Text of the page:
When CNC spindle repair or replacement is needed, a spindle remanufacturing specialist can often provide more comprehensive spindle services, sometimes also including repair of related motors, encoders, proximity sensors, and drawbars.
Some spindle remanufacturers, such as Superior Spindle Service, offer one-stop repair services. Because there is a direct relationship between spindle performance and the proper function of these other components, it is critical that the precision spindle repair facility is able to evaluate and service all spindle components.
The evaluation process begins with disassembly of a spindle that is out of spec or failed. The evaluation could include the motor (surge test), drawbar (retention force), and all electronics such as encoders, proximity sensors, and bearing sensors.
“Service technicians meticulously should disassemble and check each spindle for adherence with the original manufacturer’s specifications,” Kirkpatrick said. “This is followed by a geometric inspection using electronic measuring equipment that is repeatable within a micron. It is advantageous that a digital photo record is kept to ensure that all repair quotes and failure analysis reports are as accurate as possible. Next, grinding, machining, and balancing should be performed by experienced technicians using advanced manufacturing equipment.”
It is essential that spindles are reassembled in a clean work environment. For example, at Superior Spindle Service, a class 10,000 clean room is used for inspection and assembly. The clean room is designed to prevent any airborne contaminants and humidity from affecting spindle quality and performance and further ensures that each spindle is returned to precise OEM specifications.
Look for Kaizen-Type Innovation and Improvements
Kirkpatrick said that there is much room for Kaizen-type improvement throughout the remanufacturing process. In one case, his firm was working with a major automotive manufacturer who was experiencing excessive downtime — over 31 hours — each time they had to change a spindle.
Superior Spindle Service was able to extend spindle life by incorporating specific modifications. As a result, the customer’s average spindle downtime was reduced to less than 10 hours, an accomplishment for which the spindle remanufacturer received a Kaizen Award.
“In the manufacturing environment, if you can reduce the cycle time even a fraction of a second, it can make a big difference,” Kirkpatrick said. “So, with respect to a more than 20-hour downtime savings, that is monumental.”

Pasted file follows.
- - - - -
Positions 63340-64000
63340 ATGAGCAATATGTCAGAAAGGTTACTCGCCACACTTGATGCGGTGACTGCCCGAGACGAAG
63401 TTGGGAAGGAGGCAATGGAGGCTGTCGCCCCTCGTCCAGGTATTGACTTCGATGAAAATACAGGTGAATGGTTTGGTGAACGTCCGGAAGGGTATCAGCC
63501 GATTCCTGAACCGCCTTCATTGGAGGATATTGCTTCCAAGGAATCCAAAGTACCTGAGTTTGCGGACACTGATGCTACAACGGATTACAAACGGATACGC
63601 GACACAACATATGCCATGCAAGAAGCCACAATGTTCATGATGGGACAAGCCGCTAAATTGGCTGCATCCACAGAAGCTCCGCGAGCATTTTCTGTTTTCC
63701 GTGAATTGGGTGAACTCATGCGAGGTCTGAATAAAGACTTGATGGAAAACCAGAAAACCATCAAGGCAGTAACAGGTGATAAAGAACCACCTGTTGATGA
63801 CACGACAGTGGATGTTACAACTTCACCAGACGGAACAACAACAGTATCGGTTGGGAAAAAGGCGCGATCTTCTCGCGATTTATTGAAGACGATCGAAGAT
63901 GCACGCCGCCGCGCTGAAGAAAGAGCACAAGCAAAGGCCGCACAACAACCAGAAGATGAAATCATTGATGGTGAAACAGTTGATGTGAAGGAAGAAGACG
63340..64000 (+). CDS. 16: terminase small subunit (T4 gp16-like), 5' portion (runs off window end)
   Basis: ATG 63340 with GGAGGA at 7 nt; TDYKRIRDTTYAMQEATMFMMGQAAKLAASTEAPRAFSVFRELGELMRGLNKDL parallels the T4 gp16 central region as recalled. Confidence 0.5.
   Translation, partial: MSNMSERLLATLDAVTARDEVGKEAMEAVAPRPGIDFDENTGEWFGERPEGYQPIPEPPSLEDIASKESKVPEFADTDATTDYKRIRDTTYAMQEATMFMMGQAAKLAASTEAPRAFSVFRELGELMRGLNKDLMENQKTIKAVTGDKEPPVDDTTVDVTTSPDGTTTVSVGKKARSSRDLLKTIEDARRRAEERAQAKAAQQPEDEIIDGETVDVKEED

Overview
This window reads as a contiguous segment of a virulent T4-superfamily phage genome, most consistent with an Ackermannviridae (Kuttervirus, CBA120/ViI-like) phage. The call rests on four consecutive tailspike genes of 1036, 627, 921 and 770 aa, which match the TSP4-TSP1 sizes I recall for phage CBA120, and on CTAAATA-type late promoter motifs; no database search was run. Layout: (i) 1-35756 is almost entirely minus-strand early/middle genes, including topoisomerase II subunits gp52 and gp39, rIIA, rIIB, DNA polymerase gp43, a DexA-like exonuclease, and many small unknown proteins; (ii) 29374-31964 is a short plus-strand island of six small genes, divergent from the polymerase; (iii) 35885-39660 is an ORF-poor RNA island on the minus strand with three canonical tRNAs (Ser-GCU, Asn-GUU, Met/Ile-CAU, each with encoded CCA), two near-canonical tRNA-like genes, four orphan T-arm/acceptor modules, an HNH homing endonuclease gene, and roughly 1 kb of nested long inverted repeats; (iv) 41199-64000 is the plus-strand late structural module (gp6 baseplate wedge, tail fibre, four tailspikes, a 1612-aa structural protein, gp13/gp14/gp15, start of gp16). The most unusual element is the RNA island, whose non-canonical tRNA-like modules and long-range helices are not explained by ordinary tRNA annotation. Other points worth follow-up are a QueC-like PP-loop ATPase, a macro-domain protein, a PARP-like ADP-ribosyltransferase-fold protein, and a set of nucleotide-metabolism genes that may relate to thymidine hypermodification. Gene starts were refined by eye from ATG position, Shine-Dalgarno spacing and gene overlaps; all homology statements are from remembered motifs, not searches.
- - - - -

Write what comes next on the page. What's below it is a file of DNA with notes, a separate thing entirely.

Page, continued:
Require Failure Reports
For every CNC spindle repair, customers should expect to have a detailed failure report including text and photos.
“This process provides the customer with documentation of the rebuilder’s findings concerning the causes of failures,” Kirkpatrick said. “This is vital because it can help customers take corrective actions to prevent future failures.”
Kirkpatrick said that his firm also provides customers with recommendations that may increase spindle service life. In some cases, application engineers might suggest ceramic (silicon nitride) ball bearings be used to replace conventional steel ball bearings. The ceramic ball bearings have 30 percent more mass than steel ball bearings and allow spindles to operate at higher speeds.
Expect Advanced Testing and Verification
After spindles are remanufactured, it is vital that they be thoroughly tested and verified. If related assemblies are in question, such as electronics or motors, those should be tested and verified as well.
“Advanced testing includes vibration analysis and running the spindle closed-loop on a Siemens or a Fanuc drive,” Kirkpatrick said. “Our technicians also align encoders using special software. We also test motor thermistors, bearing thermistors, and proximity sensors.”
Each rebuilt spindle needs to be thoroughly “run in” at the operating speeds as they were designed. Vibration analysis and temperatures are monitored throughout the run-in procedure and may take up to 18 hours to complete. Before leaving the testing facility, detailed reports should be generated for verification by quality assurance technicians.
To ensure minimal downtime and maximum productivity, the procedures mentioned here will increase mean time between spindle failures — a cost-efficient solution for gear manufacturers.